Archive for the ‘Edinburgh 2011’ Category


Babushka: Troupe Theatre

Thursday, 8 September, 2011

50 minute storytelling masterclass

Babushka begins with the company playing an amateur group making a halting start. The leader of the band that accompanies the next hour’s performance (who goes by the name Justine, played by Jeff Carpenter), has just cast shadows through a screen backed by a projector whilst flailing and writhing with perfect Kate Bush flair to a recording of her bubbling, playful surreal tale of a woman’s jealousy, Babushka. The musicians settle into an ongoing soundtrack of folk music played on violin, cello and piano that wavers between whimsical and compelling. There is quick-paced narrative action to a sombre lullaby of heartbreak, and at those moments of heartbreak that the story reveals, this work is far from that of amateurs.

The set is comprised of seemingly useless bits and bobs which get thrown into convenience when the storyline demands it. This gives the impression of something cobbled together, with whimsical creativity. This approach did  not only add to the richly textured aesthetic  helped along by costume, lighting and colour design, but it also added perspective to the deprived social situation of Babushka. Her house is a simple wooden frame with a window seat, the flickering of a fire marked by Lucie Shorthouse’s fingers dancing before a footlight.

The four narrators, played by Katherine Jack, George Potts, Deli Segal and Lucie Shorthouse step up and begin to tell the tale of Babushka. They are bold and warm, bringing out with exquisite emotional depth the old woman’s situation. The ensemble’s narration never ventures to the sentimental side of storytelling nor do these young performers assume a detached role. In a piece of storytelling such as this it is the narration that can either enthral an audience or leave them high and dry and confused. Troupe Theatre executed the perfect balance of  storytelling  technique with performances that do the engaging tale all the justice in the world. No stone is left unturned when it comes to setting the scene with effortless aplomb. Not only are these four narrators well rehearsed and seamlessly choreographed, they express moments of great intuition. If a prop is dropped or a skirt caught they are there to react, either vocally or physically with all the skill of a bunch of naturals.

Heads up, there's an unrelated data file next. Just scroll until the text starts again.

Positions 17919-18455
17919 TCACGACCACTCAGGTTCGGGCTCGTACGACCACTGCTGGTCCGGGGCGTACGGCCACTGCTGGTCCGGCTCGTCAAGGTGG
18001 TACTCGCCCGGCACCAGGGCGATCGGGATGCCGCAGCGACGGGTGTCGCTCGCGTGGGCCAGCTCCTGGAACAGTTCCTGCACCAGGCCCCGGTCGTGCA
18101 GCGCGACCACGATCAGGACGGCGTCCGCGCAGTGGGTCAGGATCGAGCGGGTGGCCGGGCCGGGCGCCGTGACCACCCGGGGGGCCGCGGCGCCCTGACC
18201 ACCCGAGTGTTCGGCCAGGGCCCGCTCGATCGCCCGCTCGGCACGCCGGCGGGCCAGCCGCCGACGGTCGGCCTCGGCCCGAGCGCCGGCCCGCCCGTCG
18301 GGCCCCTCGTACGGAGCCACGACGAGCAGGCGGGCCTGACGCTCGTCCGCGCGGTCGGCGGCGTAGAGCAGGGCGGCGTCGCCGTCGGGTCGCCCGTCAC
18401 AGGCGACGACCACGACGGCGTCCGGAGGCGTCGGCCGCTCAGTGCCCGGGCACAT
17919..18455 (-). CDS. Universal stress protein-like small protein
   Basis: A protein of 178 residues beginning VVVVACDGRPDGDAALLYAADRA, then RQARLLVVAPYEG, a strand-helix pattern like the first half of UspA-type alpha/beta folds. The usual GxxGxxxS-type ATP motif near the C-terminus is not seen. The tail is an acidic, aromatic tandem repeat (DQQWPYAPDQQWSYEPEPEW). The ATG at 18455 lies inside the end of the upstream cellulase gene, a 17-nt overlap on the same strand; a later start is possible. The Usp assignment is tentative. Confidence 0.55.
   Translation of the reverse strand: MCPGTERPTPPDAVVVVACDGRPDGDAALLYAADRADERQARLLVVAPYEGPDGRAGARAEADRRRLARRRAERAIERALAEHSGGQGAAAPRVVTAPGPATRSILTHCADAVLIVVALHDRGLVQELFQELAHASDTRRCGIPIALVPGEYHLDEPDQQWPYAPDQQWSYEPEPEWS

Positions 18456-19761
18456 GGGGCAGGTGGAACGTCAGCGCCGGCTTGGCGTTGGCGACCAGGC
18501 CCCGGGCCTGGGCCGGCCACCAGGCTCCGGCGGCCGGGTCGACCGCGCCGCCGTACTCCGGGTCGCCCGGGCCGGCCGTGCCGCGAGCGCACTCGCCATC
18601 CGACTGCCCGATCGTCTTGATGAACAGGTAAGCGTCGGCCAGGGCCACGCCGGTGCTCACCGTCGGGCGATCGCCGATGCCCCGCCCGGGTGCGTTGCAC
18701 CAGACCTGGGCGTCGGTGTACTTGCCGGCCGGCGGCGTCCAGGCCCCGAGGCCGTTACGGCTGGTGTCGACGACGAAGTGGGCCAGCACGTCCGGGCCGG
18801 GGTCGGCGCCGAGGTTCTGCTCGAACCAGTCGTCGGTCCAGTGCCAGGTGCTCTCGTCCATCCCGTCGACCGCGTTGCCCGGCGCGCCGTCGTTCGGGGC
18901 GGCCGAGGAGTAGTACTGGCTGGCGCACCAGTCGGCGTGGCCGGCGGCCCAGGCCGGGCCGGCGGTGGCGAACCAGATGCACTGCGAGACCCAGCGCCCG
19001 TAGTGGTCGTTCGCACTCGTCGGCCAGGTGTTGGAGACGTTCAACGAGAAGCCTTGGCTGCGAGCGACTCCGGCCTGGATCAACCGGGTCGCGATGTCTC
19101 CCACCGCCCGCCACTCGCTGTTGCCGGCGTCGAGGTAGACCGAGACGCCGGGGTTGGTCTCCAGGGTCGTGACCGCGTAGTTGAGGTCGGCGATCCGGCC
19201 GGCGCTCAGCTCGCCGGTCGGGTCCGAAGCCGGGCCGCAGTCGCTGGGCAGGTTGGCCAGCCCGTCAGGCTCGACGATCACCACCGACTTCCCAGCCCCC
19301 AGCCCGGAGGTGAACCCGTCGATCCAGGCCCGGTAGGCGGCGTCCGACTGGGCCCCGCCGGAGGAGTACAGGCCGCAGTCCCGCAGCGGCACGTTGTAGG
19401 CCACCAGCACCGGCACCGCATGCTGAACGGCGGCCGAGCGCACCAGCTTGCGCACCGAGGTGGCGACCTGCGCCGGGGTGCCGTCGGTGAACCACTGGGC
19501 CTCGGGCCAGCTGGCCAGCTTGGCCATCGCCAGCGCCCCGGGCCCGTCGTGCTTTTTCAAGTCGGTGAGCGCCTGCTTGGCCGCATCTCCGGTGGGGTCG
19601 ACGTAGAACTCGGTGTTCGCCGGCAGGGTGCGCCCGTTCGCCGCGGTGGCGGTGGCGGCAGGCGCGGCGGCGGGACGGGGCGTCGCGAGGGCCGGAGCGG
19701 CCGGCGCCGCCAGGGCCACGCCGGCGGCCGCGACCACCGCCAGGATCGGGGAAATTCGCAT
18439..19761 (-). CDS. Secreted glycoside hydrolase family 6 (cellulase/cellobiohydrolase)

Sophie Crawford cuts an impressive figure as the ageing Babushka; she rarely speaks and when she does it is in lilting Russian accent tinged with the yearning and sadness that surround her character.  Sophie Crawford managed to embody all the physicality of this old Muscovite, as she arches her back and hobbles through the museum where she works, yet lends an energy and earnest quality to the role that only helps her audience follow her plight with such emotional investment.

Troupe Theatre have provided a flawless master class in storytelling in fifty minutes that seem to fly by. This is genre that is proving ever popular amongst the performing community of the Fringe but is by no means easily achieved. This is slick narration and a sparkling, unique story with characters that could have been plucked from a Nikolai Gogol short story. This devised piece  assumes a capricious, humble charm that by no means condescends or sneers, instead beckoning its audience into an extraordinary word that makes for essential viewing and listening.